If the eigenvalues of $M$ are $\lambda_1$, $\lambda_2$, ..., $\lambda_n$, then the minimum is $n (\lambda_1 \cdots \lambda_n)^{1/n}$.

**Proof:** Your problem is invariant under conjugating $X$ and $M$ by a unitary matrix. So we may assume that $M$ is diagonal, with diagonal entries $\lambda_1$, ..., $\lambda_n$. Once we have made this assumption, we have $\mathrm{Tr}(XM) = \sum x_{ii} \lambda_i$. In other words, this is a linear function of the diagonal of $X$.

We temporarily restrict ourselves to looking at those $X$ whose eigenvalues are $\mu_1$, $\mu_2$, ..., $\mu_n$. The space of positive definite matrices $X$ with eigenvalues $\mu_1$, $\mu_2$, ..., $\mu_n$ is a compact manifold. The Schur-Horn theorem states:

The subset of $\mathbb{R}^n$ which can occur as the diagonal of a positive definite matrix with eigenvalues $(\lambda_1, \ldots, \lambda_n)$ is a convex polytope;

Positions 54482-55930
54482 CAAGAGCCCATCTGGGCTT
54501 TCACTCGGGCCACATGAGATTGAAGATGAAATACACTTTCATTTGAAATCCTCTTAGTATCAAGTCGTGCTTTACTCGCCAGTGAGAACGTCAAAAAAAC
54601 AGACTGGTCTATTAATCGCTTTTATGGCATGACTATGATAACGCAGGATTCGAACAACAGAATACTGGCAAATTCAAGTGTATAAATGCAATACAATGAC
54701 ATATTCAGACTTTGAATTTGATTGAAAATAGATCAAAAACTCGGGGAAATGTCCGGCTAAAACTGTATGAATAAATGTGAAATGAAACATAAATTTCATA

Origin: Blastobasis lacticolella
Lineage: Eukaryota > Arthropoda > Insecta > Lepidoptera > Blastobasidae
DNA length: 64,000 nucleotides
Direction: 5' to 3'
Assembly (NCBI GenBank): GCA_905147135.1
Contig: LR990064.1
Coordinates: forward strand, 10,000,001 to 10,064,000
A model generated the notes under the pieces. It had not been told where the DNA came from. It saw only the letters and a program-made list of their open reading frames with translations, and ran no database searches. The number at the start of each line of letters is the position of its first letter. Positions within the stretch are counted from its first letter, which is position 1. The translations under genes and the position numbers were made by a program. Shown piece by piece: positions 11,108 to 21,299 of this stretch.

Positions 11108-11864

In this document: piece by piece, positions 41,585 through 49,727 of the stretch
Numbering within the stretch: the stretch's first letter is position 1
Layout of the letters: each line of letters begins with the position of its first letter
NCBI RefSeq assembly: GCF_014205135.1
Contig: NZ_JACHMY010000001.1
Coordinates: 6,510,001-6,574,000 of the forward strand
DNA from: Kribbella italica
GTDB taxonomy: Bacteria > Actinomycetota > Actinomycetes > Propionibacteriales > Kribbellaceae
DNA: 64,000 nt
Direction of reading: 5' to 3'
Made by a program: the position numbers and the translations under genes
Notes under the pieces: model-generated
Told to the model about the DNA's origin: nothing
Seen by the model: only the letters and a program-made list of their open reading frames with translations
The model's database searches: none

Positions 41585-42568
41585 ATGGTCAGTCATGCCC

its vertices are the $n!$ permutations
of $(\mu_1, \ldots, \mu_n)$.

A linear functional on a convex polytope is always minimized at a vertex. We conclude that

Given $(\mu_1, \ldots, \mu_n)$, as
$X$ ranges over positive definite
matrices with eigenvalues $\mu_i$, the
minimal value of $\mathrm{Tr}(XM)$ is
$\sum \lambda_i \mu_i$, where the
$\lambda$'s and the $\mu$'s are sorted
in opposite orders.

Now, we want to vary the $\mu$'s. So we want to find the minimal value of $\sum \lambda_i \mu_i$ where $\mu_i$ ranges over $n$-tuples obeying $\prod \mu_i = 1$, with $\mu_i$ sorted in the reverse order from $\lambda_i$. (In fact, removing this last condition will not effect the minimum.)

By the AM-GM inequality, $\sum \lambda_i \mu_i \geq n \prod \lambda_i^{1/n} \prod \mu_i^{1/n} = n \prod \lambda_i^{1/n}$. We get equality if $\mu_i = \left( \prod \lambda_i \right)^{1/n} / \lambda_i$, and we take $X$ to be diagonal in the same basis where $M$ is diagonal.